United Kingdom Wagner, Die Walküre: Soloists, Orchestra of Opera North, Richard Farnes (Conductor), Royal Festival Hall, London, 29.06.16. (RB)
Wagner, Die Walküre
Kelly Cae Hogan: Brünnhilde
Lee Bisset: Sieglinde
Michael Weinius: Siegmund
Robert Hayward: Wotan
Yvonne Howard: Fricka
James Creswell: Hunding
Katherine Broderick: Helmwige
Kate Valentine: Ortlinde
Giselle Allen: Gerhilde
Sarah Castle: Siegrune
Madeleine Shaw: Rossweisse
Heather Shipp: Waltraute
Fiona Kimm: Grimgerde
Claudia Huckle: Schwertleite
Peter Mumford: Staging, Design and Lighting Director
Joe Austin: Associate Director
The Royal Festival Hall was packed for Opera North’s second instalment of Wagner’s monumental Der Ring des Nibelungen. Wagner’s vast mythic tale is populated by gods, dragons, dwarves and mortals and the action moves between earth, Valhalla and Nibelheim. Much as in Homer’s Iliad the gods exhibit a seething mass of human emotions and they become increasingly embroiled in the tragic sequence of events. The work is gripping as drama but it also contains some of the most inspired music to come out of the 19th Century. It contains an incredible profusion of ideas including Marx’s ideas about the proletariat (or Nibelungs) becoming enslaved to the power of capital (the Rhein gold); Feuerbach’s ideas about Gods being reflections of human beings; and Schopenhauer’s ideas around renunciation of the will perhaps best shown by Brünnhilde’s final act of self immolation.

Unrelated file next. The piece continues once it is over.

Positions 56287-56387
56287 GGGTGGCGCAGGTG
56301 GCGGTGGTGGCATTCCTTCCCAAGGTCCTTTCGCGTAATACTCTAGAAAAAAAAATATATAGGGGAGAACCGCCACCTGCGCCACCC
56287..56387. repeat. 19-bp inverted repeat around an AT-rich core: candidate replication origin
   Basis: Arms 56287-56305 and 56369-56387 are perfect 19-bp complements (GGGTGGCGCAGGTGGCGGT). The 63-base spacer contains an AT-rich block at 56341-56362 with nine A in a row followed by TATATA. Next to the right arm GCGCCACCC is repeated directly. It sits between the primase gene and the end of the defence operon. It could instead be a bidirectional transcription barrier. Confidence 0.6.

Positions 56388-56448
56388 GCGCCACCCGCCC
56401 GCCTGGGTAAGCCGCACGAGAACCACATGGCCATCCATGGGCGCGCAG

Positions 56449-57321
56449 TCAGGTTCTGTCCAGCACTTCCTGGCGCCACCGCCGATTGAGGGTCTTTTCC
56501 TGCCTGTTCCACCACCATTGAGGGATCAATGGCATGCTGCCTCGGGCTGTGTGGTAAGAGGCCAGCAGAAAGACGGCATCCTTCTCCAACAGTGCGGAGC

Die Walküre is the second opera in the cycle and it describes how Siegmund and Sieglinde fall in love and have an incestuous relationship (together with Parsifal this opera shows Wagner at his most transgressive). This enrages Fricka who demands that Wotan allow Sieglinde’s husband, Hunding, to kill Siegmund in battle. Wotan asks the Valkyrie, Brünnhilde, to ensure Hunding is victorious but she disobeys him and tries to save Siegmund. Wotan shatters Siegmund’s sword in the battle and he is killed by Hunding who in turn is killed by Wotan. Brünnhilde flees with Sieglinde and succeeds in hiding her but Wotan punishes her by putting her into a deep sleep surrounded by a ring of magic fire. The scheming, the romance, the violence, the magic and the mythic fuse together to create a heady cocktail – a 19th Century version of Game of Thrones complete with some of the most inspired music ever written.
This was a semi-staged production by Opera North designed to make the opera readily accessible to those who had not already heard it before. There were three screens at the back of the auditorium which provided updates on the action and English translations while at same time showing a sequence of visual images (forests, rocks, clouds, fire, water and so on). There were chairs in front of the orchestra and the cast were not wearing period costumes or using props. I was a little disappointed with the acting in the first Act: Lee Bissett and Michael Weinius used some gestures to depict the unfolding action but for the most part they simply stood facing the audience and delivered their monologues. The acting improved in the second Act when we moved to Valhalla: I was particularly impressed with Robert Hayward’s complex depiction of Wotan (joker, schemer, philanderer, tyrant). The scene where Brünnhilde delivers the news to Siegfried of his impending demise and the subsequent battle with Hunding was gripping in its dramatic intensity. The Ride of the Valkyrie scene in the final act was well choreographed and the final confrontation between Wotan and Brünnhilde had an all too human tenderness.